Firstly we have to have a very clear focus on what the purpose of the Learning Analytics is. Is it to find out more for example about informal learning in organisations or to inform L and D department staff about the Learning environment. Is it to help learners understand about their interactions with other staff or to examine their own dispositions for learning – and so on? Secondly – and crucially who is that data presented to users – be it learners or trainers. The existing parading for Learning Analytics presentations appears to be the dashboard. Yet in the LAk16 pre conference workshops there were a whole series of presentations where presenters invited participants to say what the graphics meant. And often we couldn’t. If LA professionals cannot interpret data visualisations then a leaner has little hope of making their own meanings. I am a little puzzled as to why dashboards have become the norm. And one of my major concern is that often it is difficult to understand the visualisation out of the context in which the learning exchange has happened. If Double Loop learning is to happen, then learners need to reflect in order to make meanings. And refection occurs best, I think, in the context in which it takes place.

technical-challenges-for-realizing-learning-analytics-11-638

Image: Ralph Klamma – http://www.slideshare.net/klamma/technical-challenges-for-realizing-learning-analytics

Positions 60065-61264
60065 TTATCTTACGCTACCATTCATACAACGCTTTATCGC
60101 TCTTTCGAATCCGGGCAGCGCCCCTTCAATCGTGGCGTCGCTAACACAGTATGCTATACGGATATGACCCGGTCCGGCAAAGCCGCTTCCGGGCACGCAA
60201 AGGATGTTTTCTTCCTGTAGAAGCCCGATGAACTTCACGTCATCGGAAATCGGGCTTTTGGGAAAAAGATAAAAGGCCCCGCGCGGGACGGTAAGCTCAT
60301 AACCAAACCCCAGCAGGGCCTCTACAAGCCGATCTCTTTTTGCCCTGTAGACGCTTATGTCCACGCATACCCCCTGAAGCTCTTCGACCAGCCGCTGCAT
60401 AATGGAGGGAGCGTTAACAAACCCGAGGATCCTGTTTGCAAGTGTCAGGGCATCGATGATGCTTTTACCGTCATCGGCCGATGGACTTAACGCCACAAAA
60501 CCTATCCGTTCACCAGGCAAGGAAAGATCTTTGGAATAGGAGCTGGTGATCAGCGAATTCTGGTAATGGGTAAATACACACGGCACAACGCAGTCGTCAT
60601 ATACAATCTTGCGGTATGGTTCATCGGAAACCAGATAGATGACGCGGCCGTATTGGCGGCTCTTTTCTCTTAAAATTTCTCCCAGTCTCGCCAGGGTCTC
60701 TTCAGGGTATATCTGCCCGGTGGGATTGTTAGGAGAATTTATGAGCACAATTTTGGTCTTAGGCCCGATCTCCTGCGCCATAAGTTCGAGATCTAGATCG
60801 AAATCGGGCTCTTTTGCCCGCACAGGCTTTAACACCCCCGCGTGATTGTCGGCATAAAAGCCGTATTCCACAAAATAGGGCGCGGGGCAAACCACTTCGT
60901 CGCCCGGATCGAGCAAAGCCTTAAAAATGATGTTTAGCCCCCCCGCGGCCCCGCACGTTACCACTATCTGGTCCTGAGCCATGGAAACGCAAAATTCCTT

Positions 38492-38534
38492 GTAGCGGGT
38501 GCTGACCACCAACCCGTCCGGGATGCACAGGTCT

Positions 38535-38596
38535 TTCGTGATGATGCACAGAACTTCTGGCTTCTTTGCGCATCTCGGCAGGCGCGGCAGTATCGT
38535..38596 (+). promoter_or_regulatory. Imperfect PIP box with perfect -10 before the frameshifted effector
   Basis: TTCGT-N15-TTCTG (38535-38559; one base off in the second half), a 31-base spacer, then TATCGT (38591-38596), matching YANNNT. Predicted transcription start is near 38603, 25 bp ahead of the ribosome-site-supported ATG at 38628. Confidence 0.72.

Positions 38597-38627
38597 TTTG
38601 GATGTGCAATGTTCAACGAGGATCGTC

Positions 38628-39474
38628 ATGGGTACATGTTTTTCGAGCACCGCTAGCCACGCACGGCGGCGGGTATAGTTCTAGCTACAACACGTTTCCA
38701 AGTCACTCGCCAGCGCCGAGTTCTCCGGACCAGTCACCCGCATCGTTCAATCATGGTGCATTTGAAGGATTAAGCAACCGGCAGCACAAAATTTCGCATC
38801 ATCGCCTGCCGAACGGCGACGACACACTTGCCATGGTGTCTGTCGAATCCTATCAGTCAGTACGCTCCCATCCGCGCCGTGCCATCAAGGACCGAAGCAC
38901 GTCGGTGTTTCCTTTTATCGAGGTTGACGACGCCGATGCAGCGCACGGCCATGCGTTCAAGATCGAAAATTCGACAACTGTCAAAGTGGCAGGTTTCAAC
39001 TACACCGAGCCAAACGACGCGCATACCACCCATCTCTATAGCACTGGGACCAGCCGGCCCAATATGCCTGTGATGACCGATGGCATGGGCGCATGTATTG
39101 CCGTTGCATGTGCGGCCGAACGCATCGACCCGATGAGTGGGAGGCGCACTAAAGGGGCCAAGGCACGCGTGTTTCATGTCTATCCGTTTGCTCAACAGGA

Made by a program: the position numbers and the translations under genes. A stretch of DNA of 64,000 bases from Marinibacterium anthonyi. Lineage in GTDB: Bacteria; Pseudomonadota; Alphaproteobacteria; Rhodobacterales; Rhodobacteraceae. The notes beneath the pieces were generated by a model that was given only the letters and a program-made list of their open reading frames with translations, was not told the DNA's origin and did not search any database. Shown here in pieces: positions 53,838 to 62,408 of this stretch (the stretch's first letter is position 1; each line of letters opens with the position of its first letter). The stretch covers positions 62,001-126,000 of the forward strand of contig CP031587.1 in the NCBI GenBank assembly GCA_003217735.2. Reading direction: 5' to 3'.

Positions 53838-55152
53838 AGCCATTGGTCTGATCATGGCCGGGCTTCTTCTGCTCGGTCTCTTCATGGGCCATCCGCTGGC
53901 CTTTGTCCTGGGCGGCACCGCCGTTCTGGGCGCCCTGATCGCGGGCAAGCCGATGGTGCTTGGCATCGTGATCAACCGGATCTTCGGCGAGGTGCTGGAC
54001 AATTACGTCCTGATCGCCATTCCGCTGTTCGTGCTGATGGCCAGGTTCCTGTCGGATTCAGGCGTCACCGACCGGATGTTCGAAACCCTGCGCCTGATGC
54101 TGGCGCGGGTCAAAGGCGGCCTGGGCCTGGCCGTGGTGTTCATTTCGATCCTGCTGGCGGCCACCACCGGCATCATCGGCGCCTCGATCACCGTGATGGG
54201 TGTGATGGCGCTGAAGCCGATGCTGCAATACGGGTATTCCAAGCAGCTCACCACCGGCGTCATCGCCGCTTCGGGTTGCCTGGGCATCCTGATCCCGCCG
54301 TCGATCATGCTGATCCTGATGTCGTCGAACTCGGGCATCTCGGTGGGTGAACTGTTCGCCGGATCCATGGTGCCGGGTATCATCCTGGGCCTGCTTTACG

There are alternatives to the dashboard. For instance with EmployID we are developing real time discourse analysis and are also looking at providing dynamic prompts for reflection.>One final point. If we are aiming at using Learning Analytics for Double Loop Learning we need to find out what works and what does not. That means that any measure for Learning Analytics needs to be accompanied by well designed evaluation measures. All too often because LA collects data, it presumes to cover evaluation. Whilst both LA and evaluation may share data, they aim at different things.

Lack of proxies a problem for Workplace Learning Analytics

May 3rd, 2016 by Graham Attwell
I’ve been spending a lot of time thinking about Learning Analytics lately and this is the first of four or five short posts on the subject. Its all been kicked off by attending the Society of Learning Analytics pre conference workshops last week – LAK16 – in Edinburgh. Sadly I couldn’t afford the time and money to go to both the workshops and the full conference but many of the presentations and papers from the conference are already viable online.